A whole pile of security
fixes for Red Hat Enterprise Linux 4 (RHEL4) was released at the beginning
of May; this event might not be noteworthy except that some of the
vulnerabilities were nearly two years old. This stands in contrast to
a recent Red Hat article describing the security track record of RHEL4,
which was covered on this page,
and made no mention of delays of this sort. Digging in a bit deeper to
try and understand why seems logical.
Of the thirteen fixes listed by LWN for that day, eleven are categorized
as having low severity by Red Hat, one is moderate and one is important.
is a recently reported vulnerability in xscreensaver that was given a
CVE number less than a month ago.
Of the dozen others, eight had CVE numbers from 2006 and four from 2005.
security issues based on their analysis of their impact; both "low" and
"moderate" vulnerabilities are unlikely to be exploitable, with "moderate"
vulnerabilities having worse
consequences if it does happen. Under those definitions, it would
certainly seem less important to get those fixes out, but it would also
seem like a headache to keep track of them. Fedora Core released fixes
for these issues ages ago and those seem to have worked out, why did Red Hat
sit on them for RHEL4 for so long? Mark Cox, from the Red Hat Security
Response Team explains:
So for example CVE-2005-4268 relies on an attacker giving a victim a
carefully crafted rather large cpio file, and getting the victim to open
it using the cpio command on a 64-bit platform. Even if the attacker
manages that, the ability to lead to code execution is unlikely. So we
defer these issues; customers don't want to go through an update and test
cycle just to fix such an issue. Then, when other issues of a higher
severity come up in the same package, or if we are to release an update
to that package for any other reason, we also pick up any fixes we
Red Hat Enterprise Linux errata are batched into periodic 'updates'; what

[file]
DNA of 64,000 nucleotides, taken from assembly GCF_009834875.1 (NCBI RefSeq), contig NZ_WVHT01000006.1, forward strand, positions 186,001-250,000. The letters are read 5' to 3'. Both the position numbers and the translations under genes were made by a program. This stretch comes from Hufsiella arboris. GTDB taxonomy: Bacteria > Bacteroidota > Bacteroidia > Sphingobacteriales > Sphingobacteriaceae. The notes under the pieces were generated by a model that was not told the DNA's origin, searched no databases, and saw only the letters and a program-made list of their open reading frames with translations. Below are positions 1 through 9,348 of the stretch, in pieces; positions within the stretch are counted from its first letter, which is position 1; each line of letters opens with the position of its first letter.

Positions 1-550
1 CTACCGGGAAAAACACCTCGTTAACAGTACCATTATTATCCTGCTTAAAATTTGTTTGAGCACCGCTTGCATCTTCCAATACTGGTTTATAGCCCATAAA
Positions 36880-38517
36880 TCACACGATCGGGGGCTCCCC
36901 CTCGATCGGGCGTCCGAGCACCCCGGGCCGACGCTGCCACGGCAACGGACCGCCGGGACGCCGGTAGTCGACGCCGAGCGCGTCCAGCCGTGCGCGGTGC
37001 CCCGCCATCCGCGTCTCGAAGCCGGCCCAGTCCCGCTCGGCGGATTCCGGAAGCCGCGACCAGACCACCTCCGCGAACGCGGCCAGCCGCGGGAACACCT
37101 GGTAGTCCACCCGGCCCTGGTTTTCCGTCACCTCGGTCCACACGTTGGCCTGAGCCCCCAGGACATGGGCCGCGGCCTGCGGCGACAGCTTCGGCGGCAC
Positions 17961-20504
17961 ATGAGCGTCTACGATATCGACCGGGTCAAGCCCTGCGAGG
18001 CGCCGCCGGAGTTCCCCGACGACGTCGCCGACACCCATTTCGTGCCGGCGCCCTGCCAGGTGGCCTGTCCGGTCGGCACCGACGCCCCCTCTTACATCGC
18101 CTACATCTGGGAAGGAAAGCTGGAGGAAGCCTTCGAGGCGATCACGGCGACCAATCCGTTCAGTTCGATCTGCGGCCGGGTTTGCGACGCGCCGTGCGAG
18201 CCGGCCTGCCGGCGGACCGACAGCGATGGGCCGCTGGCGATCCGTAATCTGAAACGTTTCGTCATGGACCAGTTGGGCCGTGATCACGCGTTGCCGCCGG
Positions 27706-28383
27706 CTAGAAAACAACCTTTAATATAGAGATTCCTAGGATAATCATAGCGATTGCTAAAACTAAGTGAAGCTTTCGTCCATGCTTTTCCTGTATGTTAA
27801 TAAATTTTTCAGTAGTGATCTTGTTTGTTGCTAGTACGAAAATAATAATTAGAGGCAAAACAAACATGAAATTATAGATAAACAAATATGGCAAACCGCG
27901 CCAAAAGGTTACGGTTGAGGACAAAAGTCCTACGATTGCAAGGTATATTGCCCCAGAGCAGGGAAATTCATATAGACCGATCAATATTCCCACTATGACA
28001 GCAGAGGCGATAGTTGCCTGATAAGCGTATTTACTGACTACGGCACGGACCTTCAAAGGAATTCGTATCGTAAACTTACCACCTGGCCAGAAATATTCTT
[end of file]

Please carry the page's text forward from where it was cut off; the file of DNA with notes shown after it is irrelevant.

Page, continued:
was released this week was Update 5 for Red Hat Enterprise Linux 4.
So, for low and some moderate impact bugs, RHEL4 users must wait for patches
until some other issue with that package requires attention and then await
the next batch of fixes as an update release. An intervening update cycle
is not necessarily enough to push these fixes out as there have been several
update releases to RHEL4 since they were reported. RHEL customers prize
stability, and delayed security updates is part of Red Hat's process for
delivering that stability.
Security issues (and bugs in general) are funny beasts and sometimes their
implications do not become clear for a long time. Something that seems to
have a low impact is suddenly used in an unexpected way by a worm or some
other exploit and the impact needs to be recalculated. By holding back these
fixes for seemingly trivial security issues, Red Hat could be setting itself
up for an unpleasant security surprise someday.
Some customers may also feel that they are more at risk for a particular
issue than Red Hat thinks they are. Perhaps they use cpio
frequently on possibly untrusted data on their 64-bit machines. As things
currently stand, they had no fix available to them (at least via the normal
Red Hat update means) for more than a year; there was no easy way for them to
even know there is a problem. Red Hat tracks these bugs via bugzilla which
is open for anyone to use, but they only put out announcements when they
release a fix. It is hard to argue that customers should be trolling
security lists and/or bugzilla looking for security issues that might affect
them; this is, after all, what they pay Red Hat for.
As with seemingly everything in
the world of computers, there is a trade-off here; very few customers
would want to be upgrading their production systems frequently for low
impact bugs. On the other hand, they may not want to be exposed forever
to those same low impact bugs. Batching these kinds of fixes up into
security updates once or twice a year seems like a reasonable plan, but holding
on to updates for over a year may be just a bit more stability than some
customers were looking for.
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